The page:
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Week in Review: A New Venezuelan Leader, but is he a Legitimate Successor?

March 13, 2013

Kara VanBlargan, ‘15

The world was struck on March 5th by the death of Venezuelan President Hugo Chavez, who had been fighting cancer for two years. Before his death, Chavez named vice president Nicolas Maduro as successor, yet that appointment is in direct violation of the Venezuelan constitution.

Chavez’s health problems prevented him from being sworn in after his re-election in late 2012, as he underwent surgery in Cuba instead. Chavez’s health quickly deteriorated after the procedure and the President became too ill to be sworn into office. The constitution states that in the event that the president-elect dies before being sworn in, the National Assembly speaker becomes the interim president.

Therefore, according to the Venezuelan constitution, Maduro’s appointment is illegitimate. Yet Maduro continues to act as interim president while Henrique Capriles leads a mounting opposition. Capriles ran against Chavez in the 2012 elections and now leads the opposition.

An NBC report states that Maduro is a “former bus driver and union leader who now leads the Chavista movement. This week, Maduro blamed ‘enemy countries’ for Chavez’s cancer.” With outlandish claims like this, it’s no surprise that Maduro has called for an election within the next 30 days. The interim president plans to continue Chavez’s socialist politics if he wins the upcoming election, a claim that does not sit well with the United States.

News of Chavez’s passing initially brought hope for improving U.S. relations with Venezuela, but has faded as leaders like Maduro suggest that the United States played a role in the Chavez’s untimely death; Maduro also expelled two U.S diplomats, accusing them of conspiring to destabilize the Venezuelan government. U.S.-Venezuela relations have been rocky for over a decade, corresponding with Chavez’s 14 years in office. Chavez spent most of his time in office spewing anti-American sentiments, leading most Venezuelans to see the U.S. as an enemy. A decade of hate for Americans will not quickly subside and it could take decades more to improve relations between the countries.

Disagreements between the countries have primarily revolved around narcotics trafficking, counter-terrorism,  energy, and Cuba. Venezuela has refused to aid the United States in counternarcotics, by resisting U.S. plans to stop narcotics trafficking in nearby Colombia. Allegedly, Chavez also helped guerrilla forces in neighboring countries. Chavez also sold oil to Cuba, a longtime adversary of the United States and refused to cut ties with the nation. In another controversial move, the Venezuelan leader threatened to stop supplying the U.S. with oil. This threat arose in response to Chavez’s belief that the U.S. was responsible for a failed coup in 2002. Most of Chavez’s hostility toward the U.S. arose from that 2002 coup attempt and his conspiracy theory that the CIA attempted to assassinate him. While the U.S denied involvement in the events, Chavez fueled his anti-American campaign with eccentric theories. Chavez was also an outspoken opponent of President George W. Bush, calling him an “evil imperialist.” The former president also vehemently opposed the War on Terror, claiming that the United States had abused its powers by initiating military action in Afghanistan.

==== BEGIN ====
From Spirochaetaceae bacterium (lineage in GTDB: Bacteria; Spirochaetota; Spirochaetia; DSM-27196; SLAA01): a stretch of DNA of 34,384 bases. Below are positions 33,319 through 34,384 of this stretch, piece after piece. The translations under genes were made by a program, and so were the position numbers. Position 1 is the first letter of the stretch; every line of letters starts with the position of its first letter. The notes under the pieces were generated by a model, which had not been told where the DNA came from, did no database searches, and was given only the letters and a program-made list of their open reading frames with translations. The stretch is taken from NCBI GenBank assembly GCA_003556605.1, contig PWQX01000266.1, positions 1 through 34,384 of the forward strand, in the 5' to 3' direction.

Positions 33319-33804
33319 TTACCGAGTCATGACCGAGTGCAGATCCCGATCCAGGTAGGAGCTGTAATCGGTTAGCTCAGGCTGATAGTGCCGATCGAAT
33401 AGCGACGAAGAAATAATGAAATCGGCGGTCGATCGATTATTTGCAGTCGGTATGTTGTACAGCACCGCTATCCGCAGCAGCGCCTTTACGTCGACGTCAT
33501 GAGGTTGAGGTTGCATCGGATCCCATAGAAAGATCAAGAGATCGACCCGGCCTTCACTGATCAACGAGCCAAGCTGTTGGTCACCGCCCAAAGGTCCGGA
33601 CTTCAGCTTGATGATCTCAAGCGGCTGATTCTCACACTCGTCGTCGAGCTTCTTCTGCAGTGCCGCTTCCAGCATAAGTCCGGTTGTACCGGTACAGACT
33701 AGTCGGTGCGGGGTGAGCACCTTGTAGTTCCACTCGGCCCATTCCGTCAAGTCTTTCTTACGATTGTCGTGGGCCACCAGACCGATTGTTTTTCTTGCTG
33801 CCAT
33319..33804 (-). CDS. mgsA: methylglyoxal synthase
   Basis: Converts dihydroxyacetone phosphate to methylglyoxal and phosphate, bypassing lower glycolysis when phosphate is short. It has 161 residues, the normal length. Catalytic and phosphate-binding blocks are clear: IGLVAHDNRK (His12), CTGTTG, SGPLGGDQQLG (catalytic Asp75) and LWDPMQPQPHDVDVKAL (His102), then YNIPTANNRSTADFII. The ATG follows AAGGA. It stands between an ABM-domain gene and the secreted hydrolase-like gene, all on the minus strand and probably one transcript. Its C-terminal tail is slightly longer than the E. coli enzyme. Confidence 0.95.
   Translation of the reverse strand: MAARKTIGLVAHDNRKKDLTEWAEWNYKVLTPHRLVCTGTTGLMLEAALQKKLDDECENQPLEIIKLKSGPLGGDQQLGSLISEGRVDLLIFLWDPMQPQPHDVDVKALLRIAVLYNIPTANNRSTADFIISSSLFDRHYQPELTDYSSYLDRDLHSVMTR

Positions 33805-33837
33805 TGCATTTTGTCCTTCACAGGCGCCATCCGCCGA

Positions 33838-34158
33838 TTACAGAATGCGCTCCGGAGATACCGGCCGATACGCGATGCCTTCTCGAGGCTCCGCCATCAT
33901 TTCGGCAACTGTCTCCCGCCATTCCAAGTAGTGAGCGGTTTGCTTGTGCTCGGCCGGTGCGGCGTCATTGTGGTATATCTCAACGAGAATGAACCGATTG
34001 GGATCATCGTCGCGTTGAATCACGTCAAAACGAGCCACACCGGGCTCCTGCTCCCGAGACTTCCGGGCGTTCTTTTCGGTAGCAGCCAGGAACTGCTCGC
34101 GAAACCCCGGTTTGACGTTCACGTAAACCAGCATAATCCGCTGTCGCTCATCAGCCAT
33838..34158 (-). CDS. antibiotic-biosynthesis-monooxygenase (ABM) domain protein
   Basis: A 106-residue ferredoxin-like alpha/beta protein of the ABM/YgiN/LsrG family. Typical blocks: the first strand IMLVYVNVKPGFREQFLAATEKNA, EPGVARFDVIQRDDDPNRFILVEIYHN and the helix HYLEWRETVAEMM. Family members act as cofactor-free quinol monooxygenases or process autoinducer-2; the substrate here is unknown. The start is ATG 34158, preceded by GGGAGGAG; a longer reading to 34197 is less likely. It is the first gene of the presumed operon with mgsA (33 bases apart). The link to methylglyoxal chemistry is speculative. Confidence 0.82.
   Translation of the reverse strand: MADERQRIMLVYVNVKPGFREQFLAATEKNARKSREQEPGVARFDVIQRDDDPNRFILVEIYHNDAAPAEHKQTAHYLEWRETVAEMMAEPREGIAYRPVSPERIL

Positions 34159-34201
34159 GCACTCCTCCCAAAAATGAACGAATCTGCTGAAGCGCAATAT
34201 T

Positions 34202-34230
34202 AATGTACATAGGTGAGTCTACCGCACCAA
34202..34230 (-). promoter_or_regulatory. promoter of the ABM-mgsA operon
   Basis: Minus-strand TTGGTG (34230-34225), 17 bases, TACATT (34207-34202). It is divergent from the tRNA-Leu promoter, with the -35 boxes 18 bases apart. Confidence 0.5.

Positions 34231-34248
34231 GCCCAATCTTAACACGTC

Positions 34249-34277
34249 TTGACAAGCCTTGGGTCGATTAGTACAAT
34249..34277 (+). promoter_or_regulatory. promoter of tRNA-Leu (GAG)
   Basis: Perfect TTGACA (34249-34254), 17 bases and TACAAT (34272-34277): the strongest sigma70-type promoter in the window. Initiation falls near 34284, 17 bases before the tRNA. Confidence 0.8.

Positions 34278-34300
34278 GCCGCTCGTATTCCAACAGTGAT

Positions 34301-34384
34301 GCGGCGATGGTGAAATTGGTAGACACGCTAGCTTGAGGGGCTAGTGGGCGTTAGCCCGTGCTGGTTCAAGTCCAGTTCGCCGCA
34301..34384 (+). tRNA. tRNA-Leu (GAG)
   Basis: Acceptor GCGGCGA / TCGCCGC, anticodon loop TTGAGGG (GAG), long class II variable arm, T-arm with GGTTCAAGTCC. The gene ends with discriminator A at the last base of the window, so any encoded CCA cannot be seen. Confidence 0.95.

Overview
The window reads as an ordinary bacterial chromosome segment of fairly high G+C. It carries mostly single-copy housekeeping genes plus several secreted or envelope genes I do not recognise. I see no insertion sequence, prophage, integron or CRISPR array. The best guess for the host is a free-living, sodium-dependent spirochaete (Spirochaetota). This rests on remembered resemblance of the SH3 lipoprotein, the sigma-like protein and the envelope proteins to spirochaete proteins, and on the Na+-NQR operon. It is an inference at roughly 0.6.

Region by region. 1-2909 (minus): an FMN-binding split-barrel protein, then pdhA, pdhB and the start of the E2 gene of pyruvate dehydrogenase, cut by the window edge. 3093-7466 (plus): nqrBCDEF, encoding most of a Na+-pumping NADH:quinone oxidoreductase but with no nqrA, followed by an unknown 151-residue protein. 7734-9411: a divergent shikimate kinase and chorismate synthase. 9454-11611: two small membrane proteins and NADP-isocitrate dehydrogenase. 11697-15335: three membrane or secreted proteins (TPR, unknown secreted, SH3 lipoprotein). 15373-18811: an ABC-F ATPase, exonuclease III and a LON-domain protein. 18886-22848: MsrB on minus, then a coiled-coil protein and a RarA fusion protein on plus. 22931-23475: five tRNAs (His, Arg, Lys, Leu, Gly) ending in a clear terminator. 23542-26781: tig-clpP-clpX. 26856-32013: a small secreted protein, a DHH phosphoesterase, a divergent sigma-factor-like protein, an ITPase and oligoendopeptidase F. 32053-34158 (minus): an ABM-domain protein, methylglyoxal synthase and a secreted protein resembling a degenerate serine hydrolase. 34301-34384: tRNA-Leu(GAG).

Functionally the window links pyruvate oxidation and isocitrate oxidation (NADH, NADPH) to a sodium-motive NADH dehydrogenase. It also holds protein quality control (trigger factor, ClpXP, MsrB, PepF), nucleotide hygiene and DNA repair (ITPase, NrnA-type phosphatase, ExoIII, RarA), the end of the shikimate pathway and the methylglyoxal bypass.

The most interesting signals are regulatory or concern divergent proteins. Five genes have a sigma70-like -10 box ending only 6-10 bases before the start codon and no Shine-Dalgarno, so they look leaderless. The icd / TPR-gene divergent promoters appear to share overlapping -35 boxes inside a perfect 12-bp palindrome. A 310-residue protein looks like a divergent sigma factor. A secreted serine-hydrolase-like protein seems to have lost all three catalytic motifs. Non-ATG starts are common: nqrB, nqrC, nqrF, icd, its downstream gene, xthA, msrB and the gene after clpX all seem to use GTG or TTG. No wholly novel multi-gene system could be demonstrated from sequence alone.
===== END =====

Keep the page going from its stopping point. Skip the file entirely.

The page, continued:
Chavez was an outspoken leader, frequently insulting oil executives, church officials and his fellow world leaders throughout his time in office. Although controversial, he was hailed as a beloved hero by his people. The new president will inherit a decade of turmoil with the U.S. and will be have the unique opportunity to renew relations with countries all over the world. Regardless of who ultimately becomes the new leader, Chavez’s death marks a shift in U.S. relations with Venezuela. Unfortunately, whether that change will be good or bad is yet to be determined.

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